Martha’s VIneyard Summer Institute program ends on a high note

Mr. Wright, a pianist and composer with a distinguished career at Berklee College of Music, will speak at the Hebrew Center on Sunday, Aug. 14. — Photo courtesy of MV Summer Institute

The Martha’s Vineyard Summer Institute concludes its regular season this weekend with a pair of musical programs which, though quite different, are based on the same premise: that while great music is timeless and able to stand on its own, the experience of that music can be greatly enriched when you know the story of its creation.

This Thursday and Sunday at the Martha’s Vineyard Hebrew Center in Vineyard Haven, musicians with a gift not only for performance but for that added element of storytelling will present programs that promise to shed new light on great works from the American traditions of Broadway music, blues, and jazz.

The mind & music of Bernstein

On Thursday night, Aug. 11, Dr. Richard Kogan will present a program exploring the mind and music of Leonard Bernstein, with a special focus on his greatest Broadway musical, “West Side Story.” Dr. Kogan, who has previously given programs here on George Gershwin and Robert Schumann, says that his subject this time is particularly appropriate for the venue, because Bernstein actually composed much of “West Side Story” while summering on Winyah Lane in Vineyard Haven, less than a mile from the Hebrew Center.

Dr. Kogan brings a unique set of credentials to the concert stage: musical training from Juilliard and medical training from Harvard Medical School. As a practicing psychiatrist who has built a second career giving programs exploring the psychological dynamics of great composers, he’s an artist of whom the Boston Globe has written: “Kogan has somehow managed to excel at the world’s two most demanding professions.”

Maintaining dual careers as psychiatrist and concert pianist sounds daunting, but Dr. Kogan insists that this works for him, and that it’s uniquely satisfying. “We live in such an age of specialization,” he says. “My two fields of music and medicine are generally considered to be distinct, without overlap. But you know, the ancient Greeks designated Apollo as the god of both medicine and music. I entered music and medicine separately, but it turns out that I’m doing considerably more good for others now because there’s a synergy between these two fields.”

He explains: “I think that people come away with a richer experience now than if I simply sat down and played a recital. I’m actually talking about the genesis of this music, aspects of the artist’s psyche that led to this act of creation. I know that I’m contributing much more by being able to present the music this way.”

Roots of blues & jazz

On Sunday, musicians and professors Orville Wright and Leonard Brown will present another evening of music and education exploring the origins of American jazz in the traditions of field hollers, spirituals, and blues music.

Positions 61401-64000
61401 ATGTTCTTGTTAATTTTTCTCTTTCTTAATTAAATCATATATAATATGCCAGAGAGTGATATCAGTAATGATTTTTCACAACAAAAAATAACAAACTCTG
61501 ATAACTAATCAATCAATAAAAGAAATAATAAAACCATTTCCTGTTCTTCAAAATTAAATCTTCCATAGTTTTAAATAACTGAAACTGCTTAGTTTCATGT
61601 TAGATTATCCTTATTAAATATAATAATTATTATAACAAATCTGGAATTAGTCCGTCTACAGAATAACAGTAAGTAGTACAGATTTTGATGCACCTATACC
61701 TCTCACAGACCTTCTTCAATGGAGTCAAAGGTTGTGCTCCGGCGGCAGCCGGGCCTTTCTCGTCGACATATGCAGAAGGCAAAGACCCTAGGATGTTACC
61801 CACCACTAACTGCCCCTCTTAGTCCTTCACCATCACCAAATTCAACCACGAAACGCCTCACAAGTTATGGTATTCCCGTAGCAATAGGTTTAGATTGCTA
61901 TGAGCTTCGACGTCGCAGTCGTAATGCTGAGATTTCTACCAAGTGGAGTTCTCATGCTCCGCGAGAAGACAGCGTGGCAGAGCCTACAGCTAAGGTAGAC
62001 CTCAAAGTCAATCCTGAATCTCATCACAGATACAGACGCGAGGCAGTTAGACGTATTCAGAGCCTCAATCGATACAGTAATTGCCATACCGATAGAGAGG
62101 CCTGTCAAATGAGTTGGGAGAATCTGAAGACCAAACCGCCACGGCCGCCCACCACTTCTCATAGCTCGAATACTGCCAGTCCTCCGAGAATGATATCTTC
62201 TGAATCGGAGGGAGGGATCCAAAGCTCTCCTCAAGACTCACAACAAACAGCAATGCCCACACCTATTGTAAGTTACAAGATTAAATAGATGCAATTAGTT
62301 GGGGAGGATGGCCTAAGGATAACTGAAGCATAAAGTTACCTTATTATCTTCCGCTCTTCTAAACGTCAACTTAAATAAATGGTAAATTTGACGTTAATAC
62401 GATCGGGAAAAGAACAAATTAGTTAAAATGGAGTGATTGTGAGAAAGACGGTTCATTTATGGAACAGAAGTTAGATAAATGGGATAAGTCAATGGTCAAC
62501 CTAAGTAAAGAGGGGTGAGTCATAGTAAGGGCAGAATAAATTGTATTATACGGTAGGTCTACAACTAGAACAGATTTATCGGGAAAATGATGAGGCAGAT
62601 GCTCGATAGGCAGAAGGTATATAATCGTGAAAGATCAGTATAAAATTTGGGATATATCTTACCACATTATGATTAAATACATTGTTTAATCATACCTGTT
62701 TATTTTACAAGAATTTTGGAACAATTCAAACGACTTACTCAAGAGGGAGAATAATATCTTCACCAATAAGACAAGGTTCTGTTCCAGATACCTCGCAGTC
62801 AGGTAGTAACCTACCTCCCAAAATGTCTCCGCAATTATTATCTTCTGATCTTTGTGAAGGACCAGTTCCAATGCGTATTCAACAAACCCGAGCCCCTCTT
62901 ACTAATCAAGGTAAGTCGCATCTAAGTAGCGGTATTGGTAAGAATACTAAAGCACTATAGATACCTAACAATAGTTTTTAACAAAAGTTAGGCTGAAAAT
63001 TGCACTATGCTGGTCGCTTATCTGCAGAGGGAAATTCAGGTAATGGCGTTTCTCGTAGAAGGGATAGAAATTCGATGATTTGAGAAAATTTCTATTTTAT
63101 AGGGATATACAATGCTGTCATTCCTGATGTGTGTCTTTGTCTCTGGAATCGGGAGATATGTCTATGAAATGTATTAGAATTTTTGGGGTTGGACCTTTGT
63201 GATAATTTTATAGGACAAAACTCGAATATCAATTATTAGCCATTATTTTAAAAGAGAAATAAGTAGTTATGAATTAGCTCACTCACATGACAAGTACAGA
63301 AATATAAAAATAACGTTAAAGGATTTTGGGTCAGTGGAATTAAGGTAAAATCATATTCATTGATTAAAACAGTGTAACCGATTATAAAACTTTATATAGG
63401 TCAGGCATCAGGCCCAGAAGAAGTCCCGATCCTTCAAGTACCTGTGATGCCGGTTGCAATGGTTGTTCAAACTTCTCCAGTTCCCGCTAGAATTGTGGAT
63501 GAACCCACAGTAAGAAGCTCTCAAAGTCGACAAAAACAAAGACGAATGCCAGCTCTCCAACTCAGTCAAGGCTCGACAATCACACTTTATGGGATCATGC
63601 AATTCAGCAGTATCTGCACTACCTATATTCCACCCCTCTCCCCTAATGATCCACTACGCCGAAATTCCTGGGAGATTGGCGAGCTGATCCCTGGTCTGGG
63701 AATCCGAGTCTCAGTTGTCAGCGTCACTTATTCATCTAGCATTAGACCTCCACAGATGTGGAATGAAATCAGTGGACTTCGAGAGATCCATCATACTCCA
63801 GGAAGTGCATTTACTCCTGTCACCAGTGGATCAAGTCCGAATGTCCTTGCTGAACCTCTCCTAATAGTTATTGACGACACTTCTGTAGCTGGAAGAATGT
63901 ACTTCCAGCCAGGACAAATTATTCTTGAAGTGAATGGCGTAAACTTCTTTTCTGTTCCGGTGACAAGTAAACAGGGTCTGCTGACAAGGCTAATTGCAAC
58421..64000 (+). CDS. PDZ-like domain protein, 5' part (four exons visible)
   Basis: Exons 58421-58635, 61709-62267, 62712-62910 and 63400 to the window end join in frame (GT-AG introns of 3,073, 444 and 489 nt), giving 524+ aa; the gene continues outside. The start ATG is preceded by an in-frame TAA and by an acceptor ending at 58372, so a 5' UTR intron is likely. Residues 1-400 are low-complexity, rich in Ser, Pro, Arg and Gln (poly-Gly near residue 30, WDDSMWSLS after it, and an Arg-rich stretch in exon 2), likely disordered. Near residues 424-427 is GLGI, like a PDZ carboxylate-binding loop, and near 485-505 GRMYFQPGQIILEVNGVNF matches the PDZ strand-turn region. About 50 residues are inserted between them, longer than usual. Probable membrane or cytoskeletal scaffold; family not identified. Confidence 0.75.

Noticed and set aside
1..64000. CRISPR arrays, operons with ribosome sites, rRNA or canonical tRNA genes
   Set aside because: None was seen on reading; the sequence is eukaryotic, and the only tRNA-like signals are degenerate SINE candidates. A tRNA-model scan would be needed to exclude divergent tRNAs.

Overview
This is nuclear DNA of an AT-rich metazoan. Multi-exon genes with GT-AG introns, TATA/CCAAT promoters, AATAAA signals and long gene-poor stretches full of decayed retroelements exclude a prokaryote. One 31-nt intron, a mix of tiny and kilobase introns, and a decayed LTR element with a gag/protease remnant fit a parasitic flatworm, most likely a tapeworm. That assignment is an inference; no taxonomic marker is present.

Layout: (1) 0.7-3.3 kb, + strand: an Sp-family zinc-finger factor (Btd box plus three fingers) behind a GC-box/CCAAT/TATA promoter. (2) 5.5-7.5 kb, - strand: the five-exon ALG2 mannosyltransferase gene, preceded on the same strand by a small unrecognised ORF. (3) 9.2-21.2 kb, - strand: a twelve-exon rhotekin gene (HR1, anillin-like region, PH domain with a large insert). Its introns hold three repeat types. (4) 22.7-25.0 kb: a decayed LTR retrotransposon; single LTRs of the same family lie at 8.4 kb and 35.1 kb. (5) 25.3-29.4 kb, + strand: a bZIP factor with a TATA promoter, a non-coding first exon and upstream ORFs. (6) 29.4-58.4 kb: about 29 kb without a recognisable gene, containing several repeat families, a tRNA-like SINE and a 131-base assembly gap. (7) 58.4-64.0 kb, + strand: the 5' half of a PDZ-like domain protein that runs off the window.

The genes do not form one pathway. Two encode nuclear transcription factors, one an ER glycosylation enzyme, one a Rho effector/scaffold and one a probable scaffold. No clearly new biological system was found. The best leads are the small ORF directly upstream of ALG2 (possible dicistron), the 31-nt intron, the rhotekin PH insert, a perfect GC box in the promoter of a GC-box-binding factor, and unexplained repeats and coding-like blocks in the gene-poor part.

Mr. Wright, a pianist and composer with a distinguished career at Berklee College of Music (chairing its ensemble department for 15 years), has traveled the world performing and teaching, from South Africa to Italy, from Japan to Puerto Rico.

Mr. Brown, a saxophonist and composer, has a joint appointment in the music and African-American studies departments at Northeastern University and is fresh from a month in Tobago as a leader of the university’s Afro-Caribbean Music Research Project. He is co-founder and co-producer of the John Coltrane Memorial Concerts, a tradition in Boston since 1977.

In their program on Sunday, says Mr. Wright, the two performers hope to leave their audience with a deeper appreciation of how jazz grew out of spirituals and the blues, two musical traditions forged in the crucible of America’s slave years.

It’s one of the ironies of our nation’s story, Mr. Wright says, that our greatest musical art form emerged from our darkest time: “Probably had it not been for the slave period, all of the spiritual music would not have been born. In spite of the fact that it was a brutal time, musically there’s a lot that came out of it, and this morphed into the blues and jazz.”

Mr. Brown entirely agrees: “Our musical tradition has always had to do with freedom, from field hollers to spirituals, to the blues and jazz. It’s always been about freedom.” And he has dedicated a good portion of his life to telling the story of saxophonist John Coltrane, whom he considers “one of the greatest musicians ever to grace this planet, in any tradition.” The music of Coltrane will be a concluding focus of Sunday night’s program.

Mr. Brown sees his musicianship and his teaching work as finally inseparable. “We have a responsibility,” he says, “to teach the truth of what our musical tradition is all about. That’s something that comes with our attainment of these degrees and such — it’s a responsibility to set the record straight.”

Richard Kogan would agree. “Great art can stand on its own,” he says. “The question is what you surround it with — will it enhance or detract from the art? We learn something about ourselves when we understand why it is that these works move us so deeply.”

Dr. Richard Kogan presents “West Side Story: The Mind & Music of Leonard Bernstein” on Thursday, Aug. 11. Orville Wright and Leonard Brown present “All That Jazz” on Sunday, Aug. 14. Both programs begin at 7:30 pm. at the Martha’s Vineyard Hebrew Center. Admission is $15 at the door. For more information, visit